LEMONADE/Summer Blog 2020

I think everyone has a least favorite job. Mine would be going to our warehouse.

This is where we keep all of the set pieces, Christmas trees, lighting, sound gear, tree decorations, crosses, Twelve Days of Christmas costumes for the kids, my traveling piano case (it's huge), all of the previously worn band and orchestra costumes and my gowns.

And my music.

When we tour, we always load and unload from the warehouse. It's my least favorite job because we share the space with other tenants and it's dusty, dark and cold inside, and unorganized because it's not just our space. There's nothing pretty about it. Concrete floors. And it always involves heavy lifting, moving, stacking and finding a spot to put things. I do not go to the warehouse unless I absolutely have to. 

In March when we got home from our 22-city "Sunshine Tour," we made our regular pit stop to off-load everything from the truck back into this space. (I was so excited. NOT!). But at least we were pulling up during normal day hours. (Typically after the last Christmas show in LaCrosse, we end up off-loading until 2:00 in the morning.)

This time I saw things differently. And simply felt overwhelmed.

All I could see were boxes and boxes (and boxes) of my music. It was a reality that just hit me hard that day. I have sooo much music. I could tour until I was 100 years old, and never be able to sell all of this. It's a shame. All this music is paid for (and has been for years). All my hard work is just sitting here in boxes. What should I do?

I told Tim "we should just give it all away." And then, it came to me. OK, I will practically give it away. Discount it so that people can't resist. Make it affordable so that anyone who wants to play Lorie Line music has the opportunity to do so.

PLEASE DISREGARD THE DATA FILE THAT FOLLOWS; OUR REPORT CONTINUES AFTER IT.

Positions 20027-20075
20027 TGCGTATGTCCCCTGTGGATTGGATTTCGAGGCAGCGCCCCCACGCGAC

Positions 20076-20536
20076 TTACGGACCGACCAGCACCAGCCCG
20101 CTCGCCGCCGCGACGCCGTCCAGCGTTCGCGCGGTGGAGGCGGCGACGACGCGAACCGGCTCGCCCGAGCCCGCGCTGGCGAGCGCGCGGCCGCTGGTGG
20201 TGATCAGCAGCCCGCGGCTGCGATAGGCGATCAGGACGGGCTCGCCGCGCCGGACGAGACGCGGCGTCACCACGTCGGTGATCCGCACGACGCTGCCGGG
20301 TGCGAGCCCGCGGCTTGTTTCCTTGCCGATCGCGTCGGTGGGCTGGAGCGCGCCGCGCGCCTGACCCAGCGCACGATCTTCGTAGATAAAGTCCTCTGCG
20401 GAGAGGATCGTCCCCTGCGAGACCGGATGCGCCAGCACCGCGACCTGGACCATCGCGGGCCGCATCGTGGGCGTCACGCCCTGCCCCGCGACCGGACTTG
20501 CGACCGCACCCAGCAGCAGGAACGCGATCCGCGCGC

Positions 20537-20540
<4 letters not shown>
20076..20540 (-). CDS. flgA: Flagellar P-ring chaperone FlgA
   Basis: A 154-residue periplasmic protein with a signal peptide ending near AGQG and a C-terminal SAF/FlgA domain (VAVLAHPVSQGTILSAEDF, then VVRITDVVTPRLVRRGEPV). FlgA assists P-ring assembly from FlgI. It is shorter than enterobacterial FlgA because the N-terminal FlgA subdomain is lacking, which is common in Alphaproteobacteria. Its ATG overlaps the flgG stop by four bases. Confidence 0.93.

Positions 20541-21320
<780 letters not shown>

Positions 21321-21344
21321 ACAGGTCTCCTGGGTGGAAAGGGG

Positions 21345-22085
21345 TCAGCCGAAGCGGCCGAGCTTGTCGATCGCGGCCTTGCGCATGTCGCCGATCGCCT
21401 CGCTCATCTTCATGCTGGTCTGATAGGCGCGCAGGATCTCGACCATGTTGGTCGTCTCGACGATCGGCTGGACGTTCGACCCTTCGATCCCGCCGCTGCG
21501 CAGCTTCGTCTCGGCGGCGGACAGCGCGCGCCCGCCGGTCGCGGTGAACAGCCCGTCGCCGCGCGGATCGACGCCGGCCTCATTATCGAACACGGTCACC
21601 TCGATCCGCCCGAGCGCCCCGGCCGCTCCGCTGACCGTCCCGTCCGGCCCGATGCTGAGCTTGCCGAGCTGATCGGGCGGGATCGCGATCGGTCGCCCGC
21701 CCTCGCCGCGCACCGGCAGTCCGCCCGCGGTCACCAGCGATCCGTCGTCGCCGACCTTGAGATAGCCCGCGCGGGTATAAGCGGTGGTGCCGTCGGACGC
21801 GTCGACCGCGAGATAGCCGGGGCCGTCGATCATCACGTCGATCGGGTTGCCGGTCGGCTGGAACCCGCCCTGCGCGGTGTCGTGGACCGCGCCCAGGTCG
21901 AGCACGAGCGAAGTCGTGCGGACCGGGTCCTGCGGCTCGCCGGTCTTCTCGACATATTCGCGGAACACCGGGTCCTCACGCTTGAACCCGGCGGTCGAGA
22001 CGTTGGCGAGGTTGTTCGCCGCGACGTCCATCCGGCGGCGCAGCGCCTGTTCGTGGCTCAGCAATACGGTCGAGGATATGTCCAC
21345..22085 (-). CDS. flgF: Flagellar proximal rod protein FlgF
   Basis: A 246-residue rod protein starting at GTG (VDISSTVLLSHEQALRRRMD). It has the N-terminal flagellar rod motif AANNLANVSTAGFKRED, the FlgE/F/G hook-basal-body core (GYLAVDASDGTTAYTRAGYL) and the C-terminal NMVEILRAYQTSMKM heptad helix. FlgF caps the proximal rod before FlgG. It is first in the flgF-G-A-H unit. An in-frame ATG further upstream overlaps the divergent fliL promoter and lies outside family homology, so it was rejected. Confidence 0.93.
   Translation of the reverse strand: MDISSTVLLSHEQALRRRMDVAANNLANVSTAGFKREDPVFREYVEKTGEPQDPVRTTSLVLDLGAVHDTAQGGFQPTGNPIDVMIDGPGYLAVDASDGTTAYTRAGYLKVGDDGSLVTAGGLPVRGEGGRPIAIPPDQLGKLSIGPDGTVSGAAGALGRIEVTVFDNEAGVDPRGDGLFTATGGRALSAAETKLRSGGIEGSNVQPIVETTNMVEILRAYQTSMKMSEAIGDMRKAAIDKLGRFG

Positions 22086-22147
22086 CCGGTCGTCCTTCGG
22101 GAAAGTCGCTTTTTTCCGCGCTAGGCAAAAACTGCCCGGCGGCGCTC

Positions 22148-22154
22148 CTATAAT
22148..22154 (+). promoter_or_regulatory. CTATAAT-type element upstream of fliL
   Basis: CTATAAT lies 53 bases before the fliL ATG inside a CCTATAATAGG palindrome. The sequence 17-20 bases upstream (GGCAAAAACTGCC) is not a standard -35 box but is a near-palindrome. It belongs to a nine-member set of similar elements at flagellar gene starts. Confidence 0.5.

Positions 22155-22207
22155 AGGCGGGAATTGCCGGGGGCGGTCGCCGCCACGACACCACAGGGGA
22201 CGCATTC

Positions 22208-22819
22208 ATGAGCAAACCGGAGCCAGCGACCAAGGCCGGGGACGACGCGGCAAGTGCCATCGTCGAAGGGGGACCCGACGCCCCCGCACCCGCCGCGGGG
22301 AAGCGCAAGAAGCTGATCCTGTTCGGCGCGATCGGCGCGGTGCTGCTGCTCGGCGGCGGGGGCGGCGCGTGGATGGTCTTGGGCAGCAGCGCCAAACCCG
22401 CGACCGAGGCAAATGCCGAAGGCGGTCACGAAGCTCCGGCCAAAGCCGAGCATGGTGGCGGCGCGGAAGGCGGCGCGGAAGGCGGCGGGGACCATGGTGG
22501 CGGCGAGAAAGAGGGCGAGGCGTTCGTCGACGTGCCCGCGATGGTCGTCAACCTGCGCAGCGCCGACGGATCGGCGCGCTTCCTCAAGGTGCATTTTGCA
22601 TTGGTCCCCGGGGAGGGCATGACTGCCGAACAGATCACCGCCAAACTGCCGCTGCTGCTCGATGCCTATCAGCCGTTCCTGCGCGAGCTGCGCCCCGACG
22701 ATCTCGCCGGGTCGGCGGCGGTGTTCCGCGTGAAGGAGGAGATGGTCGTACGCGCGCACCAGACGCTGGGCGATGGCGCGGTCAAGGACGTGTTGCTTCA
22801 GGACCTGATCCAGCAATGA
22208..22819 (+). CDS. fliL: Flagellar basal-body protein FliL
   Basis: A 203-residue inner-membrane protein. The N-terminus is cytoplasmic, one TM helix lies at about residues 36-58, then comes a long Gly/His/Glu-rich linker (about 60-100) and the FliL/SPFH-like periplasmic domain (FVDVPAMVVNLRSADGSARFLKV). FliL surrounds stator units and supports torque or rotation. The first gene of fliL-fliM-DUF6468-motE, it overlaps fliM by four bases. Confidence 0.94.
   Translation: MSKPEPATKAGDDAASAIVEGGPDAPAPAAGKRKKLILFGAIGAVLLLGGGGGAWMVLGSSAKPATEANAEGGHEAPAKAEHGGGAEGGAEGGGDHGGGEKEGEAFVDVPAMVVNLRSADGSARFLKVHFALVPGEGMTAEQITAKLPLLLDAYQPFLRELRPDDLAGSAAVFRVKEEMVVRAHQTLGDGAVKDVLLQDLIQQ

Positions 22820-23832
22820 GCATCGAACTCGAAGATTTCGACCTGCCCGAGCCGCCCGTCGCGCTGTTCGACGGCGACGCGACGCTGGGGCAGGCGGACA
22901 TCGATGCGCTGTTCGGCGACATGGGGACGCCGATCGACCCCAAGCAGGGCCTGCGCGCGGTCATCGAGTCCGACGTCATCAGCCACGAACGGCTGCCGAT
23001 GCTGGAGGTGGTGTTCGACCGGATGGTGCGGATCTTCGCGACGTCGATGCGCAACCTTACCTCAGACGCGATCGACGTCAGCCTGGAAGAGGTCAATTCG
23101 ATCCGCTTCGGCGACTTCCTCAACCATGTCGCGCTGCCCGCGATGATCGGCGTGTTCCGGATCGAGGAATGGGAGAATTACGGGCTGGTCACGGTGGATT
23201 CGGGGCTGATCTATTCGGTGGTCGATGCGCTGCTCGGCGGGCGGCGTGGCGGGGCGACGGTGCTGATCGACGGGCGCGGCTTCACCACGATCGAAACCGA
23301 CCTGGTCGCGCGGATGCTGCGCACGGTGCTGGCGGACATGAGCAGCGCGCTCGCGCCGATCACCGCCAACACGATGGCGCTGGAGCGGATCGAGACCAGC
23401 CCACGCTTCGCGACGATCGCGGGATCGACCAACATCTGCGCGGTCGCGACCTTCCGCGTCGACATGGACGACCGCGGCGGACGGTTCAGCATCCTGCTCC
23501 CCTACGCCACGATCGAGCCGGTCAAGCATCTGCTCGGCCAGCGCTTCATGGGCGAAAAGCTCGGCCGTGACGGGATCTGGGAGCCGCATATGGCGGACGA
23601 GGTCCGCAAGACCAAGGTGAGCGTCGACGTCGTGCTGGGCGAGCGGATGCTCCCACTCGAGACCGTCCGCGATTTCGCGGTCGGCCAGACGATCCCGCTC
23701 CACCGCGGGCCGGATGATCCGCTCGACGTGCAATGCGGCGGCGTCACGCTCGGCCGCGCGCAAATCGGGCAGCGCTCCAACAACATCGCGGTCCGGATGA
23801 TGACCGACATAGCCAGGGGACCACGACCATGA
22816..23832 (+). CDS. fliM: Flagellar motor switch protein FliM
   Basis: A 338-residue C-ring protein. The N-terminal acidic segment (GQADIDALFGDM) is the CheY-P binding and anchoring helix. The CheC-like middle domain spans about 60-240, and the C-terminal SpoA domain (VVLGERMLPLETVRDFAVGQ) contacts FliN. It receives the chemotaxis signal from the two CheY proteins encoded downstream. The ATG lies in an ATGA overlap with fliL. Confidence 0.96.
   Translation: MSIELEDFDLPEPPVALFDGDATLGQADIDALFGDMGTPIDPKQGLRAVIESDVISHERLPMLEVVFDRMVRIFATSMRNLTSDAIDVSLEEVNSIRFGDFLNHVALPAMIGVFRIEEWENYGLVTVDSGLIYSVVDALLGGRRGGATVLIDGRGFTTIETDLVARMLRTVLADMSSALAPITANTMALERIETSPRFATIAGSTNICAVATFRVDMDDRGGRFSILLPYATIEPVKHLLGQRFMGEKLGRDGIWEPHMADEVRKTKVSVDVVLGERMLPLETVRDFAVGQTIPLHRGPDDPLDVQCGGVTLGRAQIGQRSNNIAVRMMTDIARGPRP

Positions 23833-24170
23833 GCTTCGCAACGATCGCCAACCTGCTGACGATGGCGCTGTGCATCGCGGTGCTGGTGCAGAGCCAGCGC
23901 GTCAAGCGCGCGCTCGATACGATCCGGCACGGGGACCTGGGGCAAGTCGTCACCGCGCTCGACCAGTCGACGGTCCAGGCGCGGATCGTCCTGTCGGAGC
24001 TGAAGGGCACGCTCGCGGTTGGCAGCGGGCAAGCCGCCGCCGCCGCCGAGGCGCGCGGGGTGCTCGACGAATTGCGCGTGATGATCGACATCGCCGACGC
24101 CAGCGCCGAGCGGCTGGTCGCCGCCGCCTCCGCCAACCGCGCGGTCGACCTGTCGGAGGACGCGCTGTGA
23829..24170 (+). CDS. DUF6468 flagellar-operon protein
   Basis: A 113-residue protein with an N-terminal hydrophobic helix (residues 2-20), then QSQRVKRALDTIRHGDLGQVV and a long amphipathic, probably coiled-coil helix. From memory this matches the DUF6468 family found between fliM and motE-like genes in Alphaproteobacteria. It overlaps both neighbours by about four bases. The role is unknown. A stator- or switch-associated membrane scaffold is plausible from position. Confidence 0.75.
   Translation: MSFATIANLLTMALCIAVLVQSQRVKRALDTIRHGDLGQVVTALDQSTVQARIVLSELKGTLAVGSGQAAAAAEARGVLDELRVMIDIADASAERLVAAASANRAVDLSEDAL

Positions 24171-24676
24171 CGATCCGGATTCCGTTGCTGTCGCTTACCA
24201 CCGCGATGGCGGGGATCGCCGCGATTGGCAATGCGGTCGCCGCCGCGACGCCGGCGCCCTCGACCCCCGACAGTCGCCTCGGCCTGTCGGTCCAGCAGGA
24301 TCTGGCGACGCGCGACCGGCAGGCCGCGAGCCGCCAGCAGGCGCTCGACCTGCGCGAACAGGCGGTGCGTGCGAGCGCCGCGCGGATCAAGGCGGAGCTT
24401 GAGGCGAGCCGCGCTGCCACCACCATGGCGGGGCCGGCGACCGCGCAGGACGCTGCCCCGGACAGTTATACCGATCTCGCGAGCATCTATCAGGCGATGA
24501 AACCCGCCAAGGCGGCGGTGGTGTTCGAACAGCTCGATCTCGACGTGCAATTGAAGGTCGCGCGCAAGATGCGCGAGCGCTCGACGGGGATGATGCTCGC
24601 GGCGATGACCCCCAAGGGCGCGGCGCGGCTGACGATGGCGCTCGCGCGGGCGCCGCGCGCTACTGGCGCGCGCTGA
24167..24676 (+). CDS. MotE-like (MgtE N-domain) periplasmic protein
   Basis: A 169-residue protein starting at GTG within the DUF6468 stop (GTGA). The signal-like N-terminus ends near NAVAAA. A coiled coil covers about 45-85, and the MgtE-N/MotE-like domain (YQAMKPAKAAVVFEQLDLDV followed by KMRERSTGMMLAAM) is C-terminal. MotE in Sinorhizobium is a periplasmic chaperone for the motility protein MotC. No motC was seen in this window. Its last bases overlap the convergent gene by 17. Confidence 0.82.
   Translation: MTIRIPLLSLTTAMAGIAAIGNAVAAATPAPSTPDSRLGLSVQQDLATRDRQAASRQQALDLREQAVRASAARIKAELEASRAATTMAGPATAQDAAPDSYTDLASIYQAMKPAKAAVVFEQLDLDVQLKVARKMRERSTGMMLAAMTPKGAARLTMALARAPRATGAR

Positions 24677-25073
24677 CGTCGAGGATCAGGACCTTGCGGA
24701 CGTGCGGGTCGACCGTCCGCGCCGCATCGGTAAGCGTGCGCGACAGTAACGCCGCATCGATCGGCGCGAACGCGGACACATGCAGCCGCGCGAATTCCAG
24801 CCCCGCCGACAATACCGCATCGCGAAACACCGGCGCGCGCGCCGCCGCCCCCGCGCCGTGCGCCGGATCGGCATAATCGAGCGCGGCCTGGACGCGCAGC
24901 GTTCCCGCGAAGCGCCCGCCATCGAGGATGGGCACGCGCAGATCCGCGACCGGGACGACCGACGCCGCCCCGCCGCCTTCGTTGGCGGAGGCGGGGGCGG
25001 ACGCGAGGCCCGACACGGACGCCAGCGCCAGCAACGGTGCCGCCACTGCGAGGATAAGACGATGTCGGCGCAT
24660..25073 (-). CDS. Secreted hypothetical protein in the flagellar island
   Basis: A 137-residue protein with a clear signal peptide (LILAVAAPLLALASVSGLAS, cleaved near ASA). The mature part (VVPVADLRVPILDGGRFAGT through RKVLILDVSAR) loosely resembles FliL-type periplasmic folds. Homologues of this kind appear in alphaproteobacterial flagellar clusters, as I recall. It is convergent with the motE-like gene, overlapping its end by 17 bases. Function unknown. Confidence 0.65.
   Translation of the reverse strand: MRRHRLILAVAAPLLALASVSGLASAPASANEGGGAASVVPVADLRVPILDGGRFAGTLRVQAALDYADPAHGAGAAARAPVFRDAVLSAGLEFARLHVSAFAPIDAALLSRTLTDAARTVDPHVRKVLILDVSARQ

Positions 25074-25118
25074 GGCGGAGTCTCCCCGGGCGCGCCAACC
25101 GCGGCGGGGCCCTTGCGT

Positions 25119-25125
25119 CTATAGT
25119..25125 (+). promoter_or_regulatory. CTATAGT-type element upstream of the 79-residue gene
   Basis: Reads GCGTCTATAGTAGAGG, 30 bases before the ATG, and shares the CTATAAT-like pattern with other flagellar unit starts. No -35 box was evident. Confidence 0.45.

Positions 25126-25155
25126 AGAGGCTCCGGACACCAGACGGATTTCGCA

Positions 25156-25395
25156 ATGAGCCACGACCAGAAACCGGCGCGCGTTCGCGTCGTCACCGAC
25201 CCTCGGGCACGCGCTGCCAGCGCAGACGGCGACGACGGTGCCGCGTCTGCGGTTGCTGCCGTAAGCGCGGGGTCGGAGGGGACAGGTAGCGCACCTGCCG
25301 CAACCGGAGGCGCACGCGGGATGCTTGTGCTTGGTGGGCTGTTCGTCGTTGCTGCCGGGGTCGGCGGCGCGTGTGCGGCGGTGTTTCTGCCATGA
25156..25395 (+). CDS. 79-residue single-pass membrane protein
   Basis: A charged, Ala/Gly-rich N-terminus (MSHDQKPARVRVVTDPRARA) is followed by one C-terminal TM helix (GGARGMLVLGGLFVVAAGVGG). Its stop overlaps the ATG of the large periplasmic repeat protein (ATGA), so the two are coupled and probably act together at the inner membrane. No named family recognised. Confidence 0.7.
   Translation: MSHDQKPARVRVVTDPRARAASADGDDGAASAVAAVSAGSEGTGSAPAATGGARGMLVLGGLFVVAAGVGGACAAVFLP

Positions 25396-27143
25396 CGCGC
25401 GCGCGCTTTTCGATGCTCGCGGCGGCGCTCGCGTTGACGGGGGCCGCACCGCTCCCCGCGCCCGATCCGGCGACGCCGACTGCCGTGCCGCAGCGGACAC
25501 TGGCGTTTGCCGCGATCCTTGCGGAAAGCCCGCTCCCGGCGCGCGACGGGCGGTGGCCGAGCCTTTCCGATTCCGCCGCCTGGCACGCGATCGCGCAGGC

Tim suggested that I run sales and change it up quickly, so that no one would get bored. BAM! Three days and it's a new promotion. Get the fans excited. Make them wonder what's next.

Seeing all of this music in the warehouse, I wanted to take it home. Tim thought there'd be no way to find room to store it, but I convinced him that we should try. It was just so much that we had to really think about reorganizing our own small warehouse space underneath our garage. But both Tim and I were inspired. A new project. And we had no plans until Mother's Day (The Living Room Series). So we had some time. And then this happened.

Three days later the virus hit. Everyone was in lockdown mode all across the country.

And a new theme just popped into my head.

STAY HOME AND PLAY THE PIANO.

And so it began. We sorted and threw out overstocked CD artwork (tens of thousands of inserts . . . I wanted to cry), and made room for all the good stuff to sell. I've never seen Tim so addicted to such a task, but he got up every day and made a trip down the road to get more boxes of music. All of which he brought home to our newly organized personal space.

I made a list of all of the promotions I would put out to my fans. And took a breath when I first saw me write down $15 for a music book. $5 for a CD. We were doing it.

We were going to make lemonade out of lemons.

Twice a week I hopped out of bed at 6:30AM and went down to my computer to e-blast all my fans (all of you) the next latest greatest Lorie Line sale of the century. Many days I filled over 100 individual orders. It did me good to see all of my music going back out that door, back into my trunk and off to the post office to a new home . . . someone who loved playing and listening to Lorie Line. Honestly, it's been a long time since I've had so much fun.

I want to thank all of you for supporting me over the past few months. Thank you, thank you. I know that many of you have been thinking of me and praying for me during these trying times. I want you all to know that we are doing well. 

When the great recession came about in 2008, and then the music business crashed in 2012, I promised God I would be a better steward of all that He gave me.

We are now planning the upcoming Christmas tour.  Many of the venues that we travel to have different (and complex) restrictions, so I have decided to go out on my own (with a special featured vocalist) for my first solo piano Christmas tour. I've been feeling it's time to reinvent myself again so I am really excited about this. Another chance to make lemonade.

The photo above - Tim made dozens of trips to get all the music home. (I still think I need a little black truck, don't you think?)

Three photos below - I couldn't get all of the music in this shot, but this will give you an idea of where we started (one wall - there were three).

I'm sharing a picture of the newly organized space underneath our garage. And a picture of the entrance into that space.

I now go to my own music warehouse every day, first thing in the morning. It's warm, it's clean, it's organized. And it even has its own chandelier. Gotta love it.

 


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